For 16 of the past 18 years, Cape May residents and visitors knew to expect two things when November arrived.
The first was a weekend of live performances by jazz musicians and singers at venues around the city. The second was Cape May Jazz Festival founders Woody Woodland, 81, and Carol Stone, 83, who spearheaded 33 festivals during a 16½-year period, smiling, working and wishing people well.
A jazz festival has returned to Cape May, but Woodland and Stone are not part of it.
The inaugural edition of the Exit 0 International Jazz Festival will be held from Nov.
9 to 11 at multiple places in Cape May, with Grammy Award winners Ramsey Lewis, Christian McBride and Nicholas Payton among the more than 100 musicians performing.
Michael Kline, 52, is the president of Spy Boy Productions, the company that will produce the new festival.
“People had gotten to the point, after 16 or 17 years, this is, I think, what the legacy was and is the legacy for Carol and Woody,” Cape May Mayor Ed Mahaney said. “People say, ‘The Cape May Jazz Festival, I used to go there. I went there.’ It had a certain ring to it, and that was good. Hopefully, those people will come back and get this thing established.”
The Cape May Jazz Festival was a hit from the start.
It started in April 1994 and immediately added a November edition, because the April festival attracted almost 2,000 people and finished with a more than $3,000 profit.
Over the years, performers included Clark Terry, Chuck Mangione, Herbie Mann, Pat Martino, Terence Blanchard and Spyro Gyra.
The jazz festival evolved from Cape May residents Stone and Woodland’s mom-and-pop organization to a nonprofit group with a board of directors.
“Admiration turned to resentment. The jealousy thing came in. They thought we were getting a lot of acclaim from the folks. I guess we were. We were the ones doing it... I went everywhere to promote Cape May. I went everywhere to shake hands,” said Woodland, who added he promoted the jazz festival and Cape May at other jazz festivals, cruise ships, nightclubs and elsewhere.
Stone and Woodland said The Friends of Cape May Jazz board of directors forced them out of the Cape May Jazz Festival after the spring 2010 edition. They staged the Philly Jazz Fest in September, but Woodland said it was the last festival they will organize.
“We just figured that’s enough. We’ve got the house up for sale,” said Woodland, who added they want to move to Valley Forge, Pa.
Woodland, who has been with Stone for 40 years and lived in Cape May for the past 22 years, looks back on the Cape May Jazz Festival as a great success that brought thousands of people and millions of dollars over all those years into Cape May. He is aware of the fact that the Exit 0 International Jazz Festival starts next month.
“They are trying to piggyback on what I already established over 16 years,” said Woodland, who along with Stone is a retiree.
A West Cape May resident, Kline represents 16 international jazz artists on a worldwide basis with his business, Michael Kline Artists. Some of the artists Kline has been the agent for have performed at the Cape May Jazz Festival in the past. Kline decided this would be something he would take on when the jazz festivals did not happen last year.
Kline has produced live music previously, but he has not produced a jazz festival before. Spy Boy Productions is his company.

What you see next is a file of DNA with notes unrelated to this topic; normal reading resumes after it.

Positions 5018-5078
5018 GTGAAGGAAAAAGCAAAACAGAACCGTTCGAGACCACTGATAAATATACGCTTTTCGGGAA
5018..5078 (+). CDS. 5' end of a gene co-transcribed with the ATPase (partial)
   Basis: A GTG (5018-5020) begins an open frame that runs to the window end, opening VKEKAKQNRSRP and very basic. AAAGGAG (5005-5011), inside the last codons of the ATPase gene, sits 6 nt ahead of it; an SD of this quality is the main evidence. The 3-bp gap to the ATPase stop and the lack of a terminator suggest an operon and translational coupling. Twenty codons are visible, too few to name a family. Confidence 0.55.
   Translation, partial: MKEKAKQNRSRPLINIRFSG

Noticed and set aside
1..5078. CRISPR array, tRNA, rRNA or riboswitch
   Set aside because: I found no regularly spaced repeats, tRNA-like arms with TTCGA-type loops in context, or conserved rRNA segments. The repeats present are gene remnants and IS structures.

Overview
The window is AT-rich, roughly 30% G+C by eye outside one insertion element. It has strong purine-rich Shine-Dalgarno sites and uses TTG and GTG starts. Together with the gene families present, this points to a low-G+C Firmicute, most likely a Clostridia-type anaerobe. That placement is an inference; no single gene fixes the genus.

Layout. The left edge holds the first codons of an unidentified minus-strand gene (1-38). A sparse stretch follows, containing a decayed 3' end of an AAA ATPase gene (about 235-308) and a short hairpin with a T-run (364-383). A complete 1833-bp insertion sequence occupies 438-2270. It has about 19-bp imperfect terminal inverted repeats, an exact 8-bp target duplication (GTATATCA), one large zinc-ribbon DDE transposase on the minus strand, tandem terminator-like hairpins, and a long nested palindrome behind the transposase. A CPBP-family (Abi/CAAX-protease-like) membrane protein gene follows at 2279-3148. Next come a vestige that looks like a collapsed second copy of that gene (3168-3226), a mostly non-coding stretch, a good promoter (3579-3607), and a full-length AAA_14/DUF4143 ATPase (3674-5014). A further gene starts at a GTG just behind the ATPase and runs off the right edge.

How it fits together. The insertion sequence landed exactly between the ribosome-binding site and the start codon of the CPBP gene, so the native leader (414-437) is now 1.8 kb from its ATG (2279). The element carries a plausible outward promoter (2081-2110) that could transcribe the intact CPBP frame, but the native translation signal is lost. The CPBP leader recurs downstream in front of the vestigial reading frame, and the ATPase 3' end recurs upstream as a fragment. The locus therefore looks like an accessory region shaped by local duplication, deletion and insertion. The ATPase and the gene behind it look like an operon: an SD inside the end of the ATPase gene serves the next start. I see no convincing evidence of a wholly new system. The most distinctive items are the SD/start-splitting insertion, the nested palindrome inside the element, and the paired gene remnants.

“When I lived in New Orleans, I produced a series in a conjunction with a performing arts center down there, the Center for Contemporary Arts. We did a series called ‘Jazz America’ for three or four years,” said Kline, who did productions with WWOZ.-FM 90.7 in New Orleans.
Kline also is thinking of two festivals a year, but both of them may not be jazz.
“We are definitely looking at plans and moving forward with plans for next June, taking the components that we have in place now, Convention Hall as the main stage, music in the clubs, but also adding, a main outdoor stage on the beach,” Kline said.
Kline also said that one of the things he will try to do differently is bring in both younger artists and try to attract a younger audience.
“For jazz in general and for music festivals in general, you have to appeal to a younger audience. You have to find a way to make inroads there. You do it with programming. We put some younger bands in there (at Cabanas Beach Bar and Grill),” Kline said. Flyers have been distributed to staff at restaurants throughout Cape May County, he said.
Two of the groups booked for the Exit 0 International Jazz Festival, the Pedrito Martinez Group and The Stooges Brass Band, have played at the Bonnaroo Music and Arts Festival in Tennessee, one of the major popular music festivals in the country.
Carney’s was one of the venues that hosted every edition of the Cape May Jazz Festival and will be involved with the Exit 0 International Jazz Festival. Joe Carney, the owner and operator of Carney’s, said Kline is invested in the festival and a took a chance privately to make the jazz festival a reality again.
“The previous jazz festival was very special to Cape May, and at one time, it was governed by two people named Carol Stone and Woody Woodland. I’m a big believer that the most effective form of government is dictatorship. That’s what they had at one time, and then, when it got to a board level, the board was questioning what they were doing and how they were doing it,” Carney said.
Ultimately, it was the demise of the Cape May Jazz Festival, Carney said.
“Now, when it’s privately owned and operated again by Michael Kline, I believe the festival is in good hands,” said Carney, who added he is very much behind Kline.
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